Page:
How do we afford Medicare for All? We have to buckle up and recognize that war profiteers endanger our safety AND cost the US taxpayer massive amounts that can be redirected to human needs, including the one that most voters rank first -- fixing the broken health care system.
Medicare For All Or Endless War? It’s Our Choice
by Lindsay Koshgarian <> Progressive Breakfast
If you’re following the presidential race, you’ve heard plenty of sniping about Medicare for All and whether we can afford it. But when it comes to endless war or endless profits for Pentagon contractors, we’re told we simply must afford it — no questions asked.
According to one study, even if universal health insurance didn’t bring health care prices down — an unlikely worst-case scenario — we’d need an extra $300 billion a year beyond our current spending to provide full insurance for everyone.
Where can we find it? In a giant pot of money that’s already rampant with waste and abuse: the Pentagon.
Right now, only about one quarter of the $738 billion Pentagon budget goes to our troops. The rest is mainly three things: the cost of maintaining 800 military installations all over the world; lucrative Pentagon contracts, which account for nearly half of the entire Pentagon budget; and, of course, our never-ending wars in the Middle East.
According to my research, if we end those wars, shut down wasteful and failing weapons programs, and close unnecessary foreign bases, we could come up with an extra $350 billion to spend on Medicare for All — without sacrificing security.
[Along with Koshgarian’s account, we see below that Maryland activists are working to bring the US “back from the brink” of accidental nuclear conflict through visible people-based policy changes, including cutting the massively costly weapons “modernization.”]
As experts of various political stripes will tell you, the U.S. military is carrying out a costly 20th-century security vision in a 21st century world. For instance, the Pentagon still keeps tens of thousands of troops in Germany and Italy. Maybe 75 years after the end of World War II (and nearly 20 years into our ill-fated Iraq adventure) is a good time to finally bring those troops home?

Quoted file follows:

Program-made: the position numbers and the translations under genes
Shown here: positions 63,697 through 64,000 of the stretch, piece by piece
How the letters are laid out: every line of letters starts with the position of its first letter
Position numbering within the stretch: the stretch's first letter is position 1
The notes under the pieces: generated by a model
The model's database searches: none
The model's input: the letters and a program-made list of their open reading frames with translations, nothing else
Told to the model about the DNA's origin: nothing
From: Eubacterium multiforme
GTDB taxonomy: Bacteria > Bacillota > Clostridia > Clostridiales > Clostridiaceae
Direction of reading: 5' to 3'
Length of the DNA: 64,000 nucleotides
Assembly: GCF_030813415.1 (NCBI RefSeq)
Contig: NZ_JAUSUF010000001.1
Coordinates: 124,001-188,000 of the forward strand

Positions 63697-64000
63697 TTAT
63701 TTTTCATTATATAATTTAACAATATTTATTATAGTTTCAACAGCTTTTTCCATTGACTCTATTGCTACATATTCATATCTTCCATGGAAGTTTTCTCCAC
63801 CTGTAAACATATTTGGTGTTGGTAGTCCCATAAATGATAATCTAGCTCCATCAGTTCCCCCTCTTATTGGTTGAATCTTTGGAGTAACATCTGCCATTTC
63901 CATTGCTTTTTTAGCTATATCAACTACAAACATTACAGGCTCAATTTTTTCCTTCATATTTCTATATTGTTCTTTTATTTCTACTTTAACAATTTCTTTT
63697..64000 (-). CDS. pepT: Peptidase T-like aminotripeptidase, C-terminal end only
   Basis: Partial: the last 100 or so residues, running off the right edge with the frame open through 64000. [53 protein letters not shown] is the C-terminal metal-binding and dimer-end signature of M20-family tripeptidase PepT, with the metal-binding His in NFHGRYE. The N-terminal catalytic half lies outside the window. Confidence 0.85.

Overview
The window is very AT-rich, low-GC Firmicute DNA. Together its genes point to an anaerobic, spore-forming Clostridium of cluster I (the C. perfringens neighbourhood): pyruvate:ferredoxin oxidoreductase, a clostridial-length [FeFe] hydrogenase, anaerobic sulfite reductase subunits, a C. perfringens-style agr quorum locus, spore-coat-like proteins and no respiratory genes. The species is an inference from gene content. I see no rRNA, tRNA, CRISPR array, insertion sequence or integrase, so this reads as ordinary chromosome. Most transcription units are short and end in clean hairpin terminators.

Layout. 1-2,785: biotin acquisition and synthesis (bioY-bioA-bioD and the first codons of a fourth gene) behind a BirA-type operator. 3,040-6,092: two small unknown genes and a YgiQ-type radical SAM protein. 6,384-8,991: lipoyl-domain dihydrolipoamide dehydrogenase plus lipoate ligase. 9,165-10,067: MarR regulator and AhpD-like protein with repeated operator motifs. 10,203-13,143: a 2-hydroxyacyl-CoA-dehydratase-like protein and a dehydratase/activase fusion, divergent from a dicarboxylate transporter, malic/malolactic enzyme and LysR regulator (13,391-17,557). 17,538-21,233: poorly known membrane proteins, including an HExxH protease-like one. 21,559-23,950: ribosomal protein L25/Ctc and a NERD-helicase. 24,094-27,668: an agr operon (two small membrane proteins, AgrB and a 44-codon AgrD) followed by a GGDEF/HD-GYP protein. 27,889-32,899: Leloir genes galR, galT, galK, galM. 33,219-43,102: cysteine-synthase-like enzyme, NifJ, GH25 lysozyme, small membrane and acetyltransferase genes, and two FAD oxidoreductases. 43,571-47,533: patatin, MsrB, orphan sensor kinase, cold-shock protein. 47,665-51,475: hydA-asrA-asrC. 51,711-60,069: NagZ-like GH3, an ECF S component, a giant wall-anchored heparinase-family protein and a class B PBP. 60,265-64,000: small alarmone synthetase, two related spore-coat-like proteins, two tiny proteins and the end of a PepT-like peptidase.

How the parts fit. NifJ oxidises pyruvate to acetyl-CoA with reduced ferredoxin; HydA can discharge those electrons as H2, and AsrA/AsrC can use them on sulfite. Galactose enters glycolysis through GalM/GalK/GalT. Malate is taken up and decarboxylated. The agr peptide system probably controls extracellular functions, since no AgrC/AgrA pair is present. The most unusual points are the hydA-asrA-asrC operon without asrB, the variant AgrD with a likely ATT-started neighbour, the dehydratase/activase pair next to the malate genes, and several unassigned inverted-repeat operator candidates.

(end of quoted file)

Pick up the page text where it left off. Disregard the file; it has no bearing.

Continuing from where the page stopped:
Closing 60 percent of our foreign bases would save $90 billion a year. There’d be enough left over for more than one foreign military installation in each country on earth, if we insisted.
Right now, those bases enable our endless wars. Troops rotate from Germany into the Middle East and Africa, and tens of thousands are stationed in the conflict-ridden Middle East at any given time. Yet our wars have only further destabilized the region. It’s time we brought our troops home for good — and saved $66 billion each year in the bargain
Then there are those highly paid contractors. For instance, the F-35 fighter jet is projected to cost more than the entire military budget of Iran. But even after many years and massive cost overruns, the lead Pentagon tester just reported that the F-35 is still “breaking more often than planned and taking longer to fix.”
We should halt the F-35 boondoggle, cut back on 20th century war technology like the aircraft carrier, and freeze nuclear weapons spending, with the eventual goal of eliminating these weapons that could wipe us all out at a keystroke.
[As Maryland peace activists are arguing, seriously trimming the boondoggle of nuclear weapons “modernization” can make us much safer – so they are pushing for officials at all levels, including state and local, to back this effort.]
[The “back from the brink” campaign advocates for five specific federal policies to that end. Declaring a “no first strike” policy and checking the president’s sole authority to launch an attack, plus reducing the nuclear weapons arsenal without massively costly “modernization” and actively pursuing new agreements with other nuclear powers to draw the weapons down to zero worldwide, should be endorsed by our local and state government as Maryland’s activists are urging.]
All told, we could cut $100 billion from outdated, ill-conceived, or outright dangerous programs like these. The contractors will howl, but they’ve run things long enough.
None of this is as radical as it sounds. Today, military spending is higher than it was at the peak of the Vietnam War. Even with a $350 billion cut, it would simply return to levels from the late 1990s.
Together with common-sense cuts to runaway overhead costs, and by rolling current Pentagon health care costs into a universal health plan, we easily get more than the $300 billion needed for Medicare for All.
Which would make us safer: Medicare for All or endless wars? The choice is ours.
Lindsay Koshgarian directs the National Priorities Project at the Institute for Policy Studies. Distributed by OtherWords.org. This article appeared Dec. 2 in Progressive Breakfast. Information about the “Back from the Brink” campaign was provided by Progressive Prince George’s member and peace activist Lucy Duff.
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